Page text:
Mental health experts in regional and rural Victoria will get their say on the issues that matter to them as the Andrews Labor Government’s historic Mental Health Royal Commission starts to take shape.
Minister for Mental Health Martin Foley will hold regional roundtable discussions in Ballarat, Bendigo, Mildura and Shepparton today and tomorrow to hear from the people best placed to help shape the Terms of Reference for the Royal Commission.
The roundtables will include representatives from the mental health workforce, service providers, community support groups, academics and most importantly, people and their families who have lived experience with mental illness.
Every year, one in five Victorians experience a mental illness, but only about half of these receive treatment. Last year alone, we lost 621 Victorians to suicide.
The Royal Commission is the first of its kind in Australia and will provide comprehensive recommendations on how to best reform the current mental health system and support Victorians with mental illness, including those at risk of suicide.
Last month, the Labor Government gave all Victorians an opportunity to have their say over the Terms of Reference for the Royal Commission. Already, more than 5,000 Victorians have made a submission online.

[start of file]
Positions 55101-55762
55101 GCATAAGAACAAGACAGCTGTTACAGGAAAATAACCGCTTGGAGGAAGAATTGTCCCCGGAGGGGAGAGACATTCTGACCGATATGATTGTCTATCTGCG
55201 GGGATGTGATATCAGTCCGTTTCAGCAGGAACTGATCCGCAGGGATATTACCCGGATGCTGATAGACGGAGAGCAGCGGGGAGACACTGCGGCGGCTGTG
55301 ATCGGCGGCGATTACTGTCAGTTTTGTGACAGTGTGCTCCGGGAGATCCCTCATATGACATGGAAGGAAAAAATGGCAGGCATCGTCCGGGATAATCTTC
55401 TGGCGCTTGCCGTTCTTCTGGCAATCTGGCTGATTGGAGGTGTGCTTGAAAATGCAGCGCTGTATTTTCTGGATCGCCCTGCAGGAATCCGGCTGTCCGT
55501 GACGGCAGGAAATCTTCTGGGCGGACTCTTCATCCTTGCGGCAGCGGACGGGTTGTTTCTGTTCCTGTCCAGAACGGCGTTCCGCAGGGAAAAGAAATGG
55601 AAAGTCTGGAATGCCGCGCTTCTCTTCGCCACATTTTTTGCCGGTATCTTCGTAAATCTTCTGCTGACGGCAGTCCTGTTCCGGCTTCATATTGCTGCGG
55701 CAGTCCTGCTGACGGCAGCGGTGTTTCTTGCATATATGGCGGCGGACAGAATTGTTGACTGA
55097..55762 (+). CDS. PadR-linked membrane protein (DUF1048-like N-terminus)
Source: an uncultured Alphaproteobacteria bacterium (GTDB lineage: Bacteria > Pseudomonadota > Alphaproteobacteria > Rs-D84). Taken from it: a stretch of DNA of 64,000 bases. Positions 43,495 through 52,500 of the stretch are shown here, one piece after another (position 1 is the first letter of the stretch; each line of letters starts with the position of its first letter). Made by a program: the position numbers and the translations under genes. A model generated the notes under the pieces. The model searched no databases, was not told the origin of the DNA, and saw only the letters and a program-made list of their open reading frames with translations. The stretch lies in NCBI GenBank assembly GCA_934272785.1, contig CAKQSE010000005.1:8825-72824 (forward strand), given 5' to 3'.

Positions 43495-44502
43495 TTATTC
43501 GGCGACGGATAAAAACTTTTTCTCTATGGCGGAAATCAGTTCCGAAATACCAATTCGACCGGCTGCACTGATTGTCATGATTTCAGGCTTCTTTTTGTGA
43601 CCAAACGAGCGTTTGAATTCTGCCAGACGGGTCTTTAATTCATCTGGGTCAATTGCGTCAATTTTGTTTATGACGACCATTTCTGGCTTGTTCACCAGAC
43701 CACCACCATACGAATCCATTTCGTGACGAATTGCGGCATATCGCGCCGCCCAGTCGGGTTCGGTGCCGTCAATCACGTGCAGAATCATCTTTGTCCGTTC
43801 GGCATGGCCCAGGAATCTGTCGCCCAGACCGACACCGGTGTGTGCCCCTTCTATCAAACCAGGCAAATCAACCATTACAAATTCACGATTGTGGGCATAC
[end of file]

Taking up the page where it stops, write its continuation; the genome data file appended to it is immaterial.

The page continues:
Regional roundtables will also be held in Geelong and Traralgon over the next fortnight. To have your say on the Terms of Reference into Mental Health, visit engage.vic.gov.au
If you or someone you know is in crisis or needs support, call Lifeline on 13 11 14 or BeyondBlue on 1300 224 636.
Quotes attributable to Minister for Mental Health Martin Foley
“One in five Victorians experience mental illness every year. We know we don’t have all the answers to improve the system – only a Royal Commission will help us do that.”
“Regional Victorians are disproportionately affected by poor Mental Health. We want to know what matters to them – and what we can do better.”
“The Mental Health Royal Commission Terms of Reference won’t just be developed by the experts – it will be shaped by the everyday Victorians who count on the system to be the best it can be.”